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Journalists under attack.....and worse

Being a journalist has always had its perils, especially in war zones or even conflict.     And no more than now, as a report by Committee to Protect Journalists clearly shows.

"The imprisonment of journalists worldwide reached a record high in 2012, driven in part by the widespread use of charges of terrorism and other anti-state offenses against critical reporters and editors, the Committee to Protect Journalists has found.

In their accounting of the quality of press protections across the world, the CPJ's report, Attack on The Press: Journalism on the Front Lines, found an alarming international trend of government overreach and repression of journalistic freedoms with those in the United States not at all immune from the abuses of state power.

The report shows that 232 journalists found themselves behind bars because of their work in 2012, an increase of 53 from the previous year and the highest since CPJ launched its annual global study in 1990."


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"Some of the key findings from the report explain why:

  • "The 29.6 percent worldwide increase over 2011 was the largest percentage jump in a decade and the second consecutive annual increase of more than 20 percent. Imprisonments increased 23.4 percent from 2010 to 2011.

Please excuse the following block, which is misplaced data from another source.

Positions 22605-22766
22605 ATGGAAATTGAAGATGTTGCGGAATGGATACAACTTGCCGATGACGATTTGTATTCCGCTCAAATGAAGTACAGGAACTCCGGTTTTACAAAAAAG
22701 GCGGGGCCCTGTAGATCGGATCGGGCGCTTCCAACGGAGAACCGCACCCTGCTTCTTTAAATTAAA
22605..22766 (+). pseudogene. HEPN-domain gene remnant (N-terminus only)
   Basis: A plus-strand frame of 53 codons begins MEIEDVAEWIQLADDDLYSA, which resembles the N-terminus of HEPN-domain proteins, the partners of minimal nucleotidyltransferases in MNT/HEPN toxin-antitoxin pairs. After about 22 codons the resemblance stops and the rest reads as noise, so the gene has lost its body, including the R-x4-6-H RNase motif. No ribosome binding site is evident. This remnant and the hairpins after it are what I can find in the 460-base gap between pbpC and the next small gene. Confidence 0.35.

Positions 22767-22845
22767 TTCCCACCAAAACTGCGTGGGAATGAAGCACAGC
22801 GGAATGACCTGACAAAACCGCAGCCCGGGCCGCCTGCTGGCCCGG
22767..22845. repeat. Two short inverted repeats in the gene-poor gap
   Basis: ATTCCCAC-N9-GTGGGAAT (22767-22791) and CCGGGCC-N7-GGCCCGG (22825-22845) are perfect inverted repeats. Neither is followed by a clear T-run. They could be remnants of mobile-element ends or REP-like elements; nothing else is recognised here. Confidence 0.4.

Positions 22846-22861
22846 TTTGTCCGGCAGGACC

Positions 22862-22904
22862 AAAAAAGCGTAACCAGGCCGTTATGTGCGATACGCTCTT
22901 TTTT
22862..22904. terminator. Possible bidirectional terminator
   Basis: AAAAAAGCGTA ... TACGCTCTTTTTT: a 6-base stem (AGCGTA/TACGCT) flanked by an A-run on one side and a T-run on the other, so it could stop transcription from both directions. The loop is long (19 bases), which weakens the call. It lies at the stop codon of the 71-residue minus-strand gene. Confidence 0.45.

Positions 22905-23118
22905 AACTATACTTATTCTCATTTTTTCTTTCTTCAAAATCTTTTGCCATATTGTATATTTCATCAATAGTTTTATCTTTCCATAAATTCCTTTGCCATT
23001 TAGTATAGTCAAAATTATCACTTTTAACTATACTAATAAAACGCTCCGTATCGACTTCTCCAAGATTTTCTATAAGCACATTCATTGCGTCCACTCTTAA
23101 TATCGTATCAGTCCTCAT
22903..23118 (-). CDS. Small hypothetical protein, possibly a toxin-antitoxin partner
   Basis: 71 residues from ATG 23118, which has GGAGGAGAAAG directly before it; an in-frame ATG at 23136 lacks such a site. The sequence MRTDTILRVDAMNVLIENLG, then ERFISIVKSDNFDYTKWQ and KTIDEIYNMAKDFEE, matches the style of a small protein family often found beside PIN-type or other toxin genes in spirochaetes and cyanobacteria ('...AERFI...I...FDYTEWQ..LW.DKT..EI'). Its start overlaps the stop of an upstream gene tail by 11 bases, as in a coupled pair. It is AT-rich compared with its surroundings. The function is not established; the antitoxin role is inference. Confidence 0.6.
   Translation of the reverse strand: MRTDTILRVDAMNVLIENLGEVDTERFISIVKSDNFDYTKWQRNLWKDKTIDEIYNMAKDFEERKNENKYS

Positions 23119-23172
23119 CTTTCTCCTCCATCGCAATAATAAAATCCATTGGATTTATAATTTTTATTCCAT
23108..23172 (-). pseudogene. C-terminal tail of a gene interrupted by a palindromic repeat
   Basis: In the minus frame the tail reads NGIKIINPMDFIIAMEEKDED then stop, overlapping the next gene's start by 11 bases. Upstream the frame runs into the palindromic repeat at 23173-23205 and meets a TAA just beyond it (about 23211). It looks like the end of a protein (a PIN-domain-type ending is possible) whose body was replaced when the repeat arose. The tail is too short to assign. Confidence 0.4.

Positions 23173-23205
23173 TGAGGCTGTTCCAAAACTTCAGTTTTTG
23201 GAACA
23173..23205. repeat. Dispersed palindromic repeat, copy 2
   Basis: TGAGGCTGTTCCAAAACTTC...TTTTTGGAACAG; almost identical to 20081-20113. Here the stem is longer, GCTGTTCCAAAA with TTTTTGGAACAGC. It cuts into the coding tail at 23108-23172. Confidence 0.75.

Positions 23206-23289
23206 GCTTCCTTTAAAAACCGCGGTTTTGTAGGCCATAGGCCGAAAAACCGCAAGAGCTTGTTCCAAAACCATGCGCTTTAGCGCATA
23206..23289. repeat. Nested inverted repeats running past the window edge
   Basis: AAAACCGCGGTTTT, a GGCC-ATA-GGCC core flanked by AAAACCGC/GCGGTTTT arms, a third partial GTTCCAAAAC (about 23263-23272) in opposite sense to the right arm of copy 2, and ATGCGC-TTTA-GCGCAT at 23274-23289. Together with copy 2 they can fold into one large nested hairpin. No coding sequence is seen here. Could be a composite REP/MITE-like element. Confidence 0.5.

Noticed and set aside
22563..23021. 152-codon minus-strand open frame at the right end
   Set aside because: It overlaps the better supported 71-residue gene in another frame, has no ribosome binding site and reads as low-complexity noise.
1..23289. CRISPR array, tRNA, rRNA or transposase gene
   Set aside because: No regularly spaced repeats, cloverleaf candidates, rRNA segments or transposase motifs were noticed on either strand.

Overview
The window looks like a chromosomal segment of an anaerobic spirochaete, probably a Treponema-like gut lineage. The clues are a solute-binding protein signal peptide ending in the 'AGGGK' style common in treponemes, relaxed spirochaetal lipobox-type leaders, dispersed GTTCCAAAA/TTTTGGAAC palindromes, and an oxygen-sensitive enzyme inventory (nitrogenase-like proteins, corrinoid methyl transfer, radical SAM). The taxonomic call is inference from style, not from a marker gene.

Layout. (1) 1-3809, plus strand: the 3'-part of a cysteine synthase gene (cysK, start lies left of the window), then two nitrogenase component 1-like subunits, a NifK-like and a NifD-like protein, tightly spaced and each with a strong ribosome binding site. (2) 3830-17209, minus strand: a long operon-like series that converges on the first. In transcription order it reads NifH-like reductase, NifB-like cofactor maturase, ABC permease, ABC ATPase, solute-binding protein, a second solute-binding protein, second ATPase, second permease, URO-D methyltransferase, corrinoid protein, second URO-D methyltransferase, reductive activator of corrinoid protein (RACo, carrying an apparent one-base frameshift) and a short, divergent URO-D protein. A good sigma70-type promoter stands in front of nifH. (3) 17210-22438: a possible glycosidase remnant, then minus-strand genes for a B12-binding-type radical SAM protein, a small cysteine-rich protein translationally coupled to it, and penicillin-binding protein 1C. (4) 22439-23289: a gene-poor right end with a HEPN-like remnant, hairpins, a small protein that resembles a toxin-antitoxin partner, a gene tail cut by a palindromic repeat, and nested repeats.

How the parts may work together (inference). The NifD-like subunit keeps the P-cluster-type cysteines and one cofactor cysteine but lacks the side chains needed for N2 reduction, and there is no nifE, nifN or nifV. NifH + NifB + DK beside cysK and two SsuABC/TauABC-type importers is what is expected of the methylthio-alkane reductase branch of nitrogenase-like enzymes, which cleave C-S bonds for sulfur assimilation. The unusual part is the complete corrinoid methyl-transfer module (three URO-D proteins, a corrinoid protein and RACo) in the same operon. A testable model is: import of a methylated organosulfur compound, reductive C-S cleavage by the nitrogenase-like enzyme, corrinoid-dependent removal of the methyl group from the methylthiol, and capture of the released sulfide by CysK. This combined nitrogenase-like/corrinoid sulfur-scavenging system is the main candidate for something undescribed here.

• The number of journalists held on anti-state charges, 132, is the highest CPJ has recorded, although its proportion of the overall tally, about 57 percent, is consistent with surveys in recent years.

  • The use of retaliatory charges was the next most common tactic among cases in which charges were publicly disclosed. Nineteen journalists faced such charges worldwide.

  • Seven journalists were being held on charges of engaging in ethnic or religious "insult," and six others were jailed on criminal defamation allegations. Violations of censorship statutes were cited in three cases, while charges of disseminating "false news" were lodged in two instances.

  • The overwhelming majority of the detainees are local journalists being held by their own governments. Three foreign journalists were imprisoned worldwide, CPJ's survey found.
  • Online and print media journalists constituted the two largest professional groups on CPJ's census. Among other media, 24 television journalists, 12 radio reporters, and one documentary filmmaker were being held."

  • Eighty-five freelance journalists were in jail worldwide on December 1, constituting about 37 percent of the census. The proportion of freelance journalists, which had trended upward in recent years, dropped for the first time since 2006. "

 

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